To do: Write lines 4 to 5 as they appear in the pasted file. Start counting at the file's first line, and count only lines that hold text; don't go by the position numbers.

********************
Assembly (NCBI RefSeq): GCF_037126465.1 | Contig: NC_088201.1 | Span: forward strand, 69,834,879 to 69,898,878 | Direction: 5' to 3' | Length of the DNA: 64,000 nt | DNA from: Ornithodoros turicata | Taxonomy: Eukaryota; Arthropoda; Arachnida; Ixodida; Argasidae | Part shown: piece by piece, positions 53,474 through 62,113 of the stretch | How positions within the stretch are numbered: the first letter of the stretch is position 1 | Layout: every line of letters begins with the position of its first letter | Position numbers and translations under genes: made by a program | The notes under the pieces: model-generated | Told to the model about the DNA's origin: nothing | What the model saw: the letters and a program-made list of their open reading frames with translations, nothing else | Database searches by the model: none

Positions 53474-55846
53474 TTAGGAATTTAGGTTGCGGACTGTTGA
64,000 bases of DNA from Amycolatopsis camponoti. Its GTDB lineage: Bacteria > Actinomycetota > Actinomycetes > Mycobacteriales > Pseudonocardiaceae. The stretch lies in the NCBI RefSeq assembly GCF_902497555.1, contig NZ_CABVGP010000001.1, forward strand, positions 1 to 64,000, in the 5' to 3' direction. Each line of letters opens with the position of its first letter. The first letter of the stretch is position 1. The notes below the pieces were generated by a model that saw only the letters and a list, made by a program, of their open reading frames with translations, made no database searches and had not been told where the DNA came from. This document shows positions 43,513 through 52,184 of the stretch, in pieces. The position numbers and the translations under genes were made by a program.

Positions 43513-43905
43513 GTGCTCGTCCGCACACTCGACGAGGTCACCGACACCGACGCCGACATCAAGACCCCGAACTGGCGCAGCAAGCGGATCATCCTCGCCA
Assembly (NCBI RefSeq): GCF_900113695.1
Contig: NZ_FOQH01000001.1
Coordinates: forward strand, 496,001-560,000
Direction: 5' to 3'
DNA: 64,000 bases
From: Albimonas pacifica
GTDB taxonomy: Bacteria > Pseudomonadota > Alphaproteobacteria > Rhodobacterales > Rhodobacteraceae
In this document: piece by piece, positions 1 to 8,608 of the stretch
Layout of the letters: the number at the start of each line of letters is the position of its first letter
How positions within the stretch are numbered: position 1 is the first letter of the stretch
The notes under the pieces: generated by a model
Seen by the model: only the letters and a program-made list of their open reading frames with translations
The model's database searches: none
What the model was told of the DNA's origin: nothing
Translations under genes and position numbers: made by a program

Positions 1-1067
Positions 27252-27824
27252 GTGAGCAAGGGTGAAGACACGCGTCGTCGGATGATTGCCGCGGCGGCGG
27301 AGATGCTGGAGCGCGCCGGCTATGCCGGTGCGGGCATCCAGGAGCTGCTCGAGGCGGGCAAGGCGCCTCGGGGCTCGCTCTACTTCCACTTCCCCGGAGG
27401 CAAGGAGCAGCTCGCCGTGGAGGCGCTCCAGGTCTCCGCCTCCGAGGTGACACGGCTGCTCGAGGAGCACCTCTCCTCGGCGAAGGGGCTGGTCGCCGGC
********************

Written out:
64,000 bases of DNA from Amycolatopsis camponoti. Its GTDB lineage: Bacteria > Actinomycetota > Actinomycetes > Mycobacteriales > Pseudonocardiaceae. The stretch lies in the NCBI RefSeq assembly GCF_902497555.1, contig NZ_CABVGP010000001.1, forward strand, positions 1 to 64,000, in the 5' to 3' direction. Each line of letters opens with the position of its first letter. The first letter of the stretch is position 1. The notes below the pieces were generated by a model that saw only the letters and a list, made by a program, of their open reading frames with translations, made no database searches and had not been told where the DNA came from. This document shows positions 43,513 through 52,184 of the stretch, in pieces. The position numbers and the translations under genes were made by a program.

Positions 43513-43905